Postby Theophilus » September 19th, 2015, 10:48 am

That's fine if you don't want to employ the absence of evidence argument; in which case we are only left with "later ecclesiastic accretions" to gain a Christian understanding of suicide (as well as abortion and gay-marriage*). Your arguments that opposition to abortion and gay-marriage can be inferred from the Bible as well as them having wider ramifications in society can easily be applied to the issue of assisted-suicide because:

a) The Biblical teachings on life, where it comes from, the nature of suffering and the eternal nature of the soul oppose the concept of ending one's life to escape anything.

b) This particular issue is clearly not something that is only a personal, private decision of one individual regarding their own life because it is assisted-suicide. We are back to the problem of doctors, potentially, being forced by law to aid someone in their own suicide.













*The Bible speaks of homosexuality within the framework of sexual immorality, but even I admit is says nothing - explicitly - about solemnizing a relationship between two people of the same gender as such a thing was totally unheard of. Any opposition to same-sex unions has to be inferred.
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Re: Assisted Dying

Postby SwordOfTheSpirit » September 19th, 2015, 11:47 am

GregB wrote:I know of no other "instances in the Bible where someone committed suicide and how that (person) is viewed and thus his actions", so "example and parable" would seem to be lacking.

I've been trying to keep an open mind on this, mainly because of the humanitarian issue(s) involved.

What may be worth examining are instances where someone did want to kill themselves? A couple of examples off the top of my head are Elijah (1 Kings 19) and Jonah (Jonah 4). An acknowledgement of God to take life is present in both cases. I'm also reminded of Hebrews 9 v 27 (NKJV) And as it is appointed for men to die once, but after this the judgment, which again acknowledges the sovereignty of God in determining when life ends.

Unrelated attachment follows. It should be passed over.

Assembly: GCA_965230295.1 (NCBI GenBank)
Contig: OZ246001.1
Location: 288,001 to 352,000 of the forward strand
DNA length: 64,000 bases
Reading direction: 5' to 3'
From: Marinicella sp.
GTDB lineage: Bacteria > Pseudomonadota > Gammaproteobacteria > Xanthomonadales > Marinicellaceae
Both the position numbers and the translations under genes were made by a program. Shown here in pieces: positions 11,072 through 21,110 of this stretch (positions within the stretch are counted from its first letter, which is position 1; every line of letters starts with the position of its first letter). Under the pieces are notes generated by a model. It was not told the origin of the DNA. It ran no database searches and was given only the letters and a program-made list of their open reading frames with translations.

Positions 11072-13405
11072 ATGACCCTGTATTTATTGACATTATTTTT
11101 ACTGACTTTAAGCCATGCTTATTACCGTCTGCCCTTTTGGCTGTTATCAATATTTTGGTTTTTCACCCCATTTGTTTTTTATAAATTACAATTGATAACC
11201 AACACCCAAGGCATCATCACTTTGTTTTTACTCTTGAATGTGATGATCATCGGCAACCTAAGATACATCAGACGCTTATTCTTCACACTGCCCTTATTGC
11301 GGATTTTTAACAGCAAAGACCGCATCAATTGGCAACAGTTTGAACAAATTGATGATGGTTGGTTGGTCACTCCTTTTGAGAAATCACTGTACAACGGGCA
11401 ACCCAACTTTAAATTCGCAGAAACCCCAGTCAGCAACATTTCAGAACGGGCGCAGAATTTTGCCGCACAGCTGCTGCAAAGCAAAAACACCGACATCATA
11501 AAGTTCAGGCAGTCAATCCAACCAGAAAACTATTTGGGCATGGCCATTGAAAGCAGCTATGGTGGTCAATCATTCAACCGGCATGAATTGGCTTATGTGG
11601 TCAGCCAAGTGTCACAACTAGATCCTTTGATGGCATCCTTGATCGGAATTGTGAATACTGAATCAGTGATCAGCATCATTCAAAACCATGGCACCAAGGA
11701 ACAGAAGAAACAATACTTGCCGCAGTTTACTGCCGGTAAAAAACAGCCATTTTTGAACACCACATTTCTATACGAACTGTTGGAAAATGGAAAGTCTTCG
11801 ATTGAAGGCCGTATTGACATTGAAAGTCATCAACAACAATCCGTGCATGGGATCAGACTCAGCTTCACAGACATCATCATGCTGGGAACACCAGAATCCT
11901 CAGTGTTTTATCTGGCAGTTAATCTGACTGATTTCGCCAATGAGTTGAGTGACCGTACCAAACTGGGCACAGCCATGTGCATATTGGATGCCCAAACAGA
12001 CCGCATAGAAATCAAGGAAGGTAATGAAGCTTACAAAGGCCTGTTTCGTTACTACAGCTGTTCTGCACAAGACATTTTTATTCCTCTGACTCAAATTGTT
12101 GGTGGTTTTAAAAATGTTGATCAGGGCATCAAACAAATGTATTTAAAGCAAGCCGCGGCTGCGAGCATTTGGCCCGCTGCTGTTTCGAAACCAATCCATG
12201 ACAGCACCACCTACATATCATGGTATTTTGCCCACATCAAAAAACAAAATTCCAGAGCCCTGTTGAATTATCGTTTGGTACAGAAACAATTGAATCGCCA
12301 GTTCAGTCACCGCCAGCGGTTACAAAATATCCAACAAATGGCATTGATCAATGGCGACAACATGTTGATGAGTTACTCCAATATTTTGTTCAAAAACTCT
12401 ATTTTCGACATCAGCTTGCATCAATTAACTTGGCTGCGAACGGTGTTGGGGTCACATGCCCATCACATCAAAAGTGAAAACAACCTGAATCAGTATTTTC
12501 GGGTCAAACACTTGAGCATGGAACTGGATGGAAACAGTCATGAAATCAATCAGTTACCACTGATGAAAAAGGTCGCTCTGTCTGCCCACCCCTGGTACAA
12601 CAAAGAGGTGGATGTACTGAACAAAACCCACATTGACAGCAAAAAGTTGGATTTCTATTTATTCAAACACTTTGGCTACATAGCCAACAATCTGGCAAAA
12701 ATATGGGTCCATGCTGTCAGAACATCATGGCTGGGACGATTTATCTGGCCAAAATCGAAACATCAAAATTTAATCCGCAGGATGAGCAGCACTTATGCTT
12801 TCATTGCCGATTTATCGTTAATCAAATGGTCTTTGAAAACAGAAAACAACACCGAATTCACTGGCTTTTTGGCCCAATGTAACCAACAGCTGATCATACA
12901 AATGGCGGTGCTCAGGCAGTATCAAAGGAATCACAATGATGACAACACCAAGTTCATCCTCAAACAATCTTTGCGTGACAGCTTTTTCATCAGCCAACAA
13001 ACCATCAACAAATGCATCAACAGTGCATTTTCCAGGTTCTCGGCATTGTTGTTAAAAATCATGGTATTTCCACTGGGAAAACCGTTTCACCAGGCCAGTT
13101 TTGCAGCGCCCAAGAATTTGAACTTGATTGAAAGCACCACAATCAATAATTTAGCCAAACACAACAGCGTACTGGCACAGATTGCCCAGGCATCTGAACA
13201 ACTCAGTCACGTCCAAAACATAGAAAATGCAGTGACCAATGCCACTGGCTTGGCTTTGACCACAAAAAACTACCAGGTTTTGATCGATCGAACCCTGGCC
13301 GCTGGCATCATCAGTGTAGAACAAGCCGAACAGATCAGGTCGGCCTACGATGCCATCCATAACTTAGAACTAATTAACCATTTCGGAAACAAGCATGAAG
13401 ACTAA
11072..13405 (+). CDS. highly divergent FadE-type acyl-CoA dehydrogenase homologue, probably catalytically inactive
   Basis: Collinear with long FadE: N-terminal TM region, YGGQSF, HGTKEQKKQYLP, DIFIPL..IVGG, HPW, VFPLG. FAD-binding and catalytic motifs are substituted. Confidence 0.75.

Incidentally, another example of someone killing themselves has just come to mind...that of Saul in 1 Samuel 31.

Theophilus wrote:*The Bible speaks of homosexuality within the framework of sexual immorality, but even I admit is says nothing - explicitly - about solemnizing a relationship between two people of the same gender as such a thing was totally unheard of. Any opposition to same-sex unions has to be inferred.

What do you think of Genesis 2 v 24 being applied here?

Therefore a man shall leave his father and mother and be joined to his wife, and they shall become one flesh.

which defines any kind of union as being male + female otherwise the one flesh state cannot be achieved. For me, it doesn't become any weaker because it is implicit as I see it as like proving that 2+2 is not 5 by showing that 2+2=4 (implicit), whereas showing that 2+3=5 is explicit.
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Re: Assisted Dying

Postby GregB » September 19th, 2015, 12:16 pm

That's fine if you don't want to employ the absence of evidence argument; in which case we are only left with "later ecclesiastic accretions" to gain a Christian understanding of suicide (as well as abortion and gay-marriage*)

That would depend on whether you accept "later ecclesiastic accretions" with regard to this issue as definitive (and that also depends, in turn, on the authority you grant to those who formulated such 'accretions'.) I would insist that abortion, the sacrificing of a proto-life, albeit with qualifications (I believe there are valid arguments for abortion, such as a threat to the life of the female carrier - not least for non-Christians) and the very clear Scriptural mandates on human affective relations (clearly excluding same-sex relations) are in a different category from suicide where views which oppose it are simply based on, at times diaphanous, inference and implicit ecclesiastical persuasion.
a) The Biblical teachings on life, where it comes from, the nature of suffering and the eternal nature of the soul oppose the concept of ending one's life to escape anything.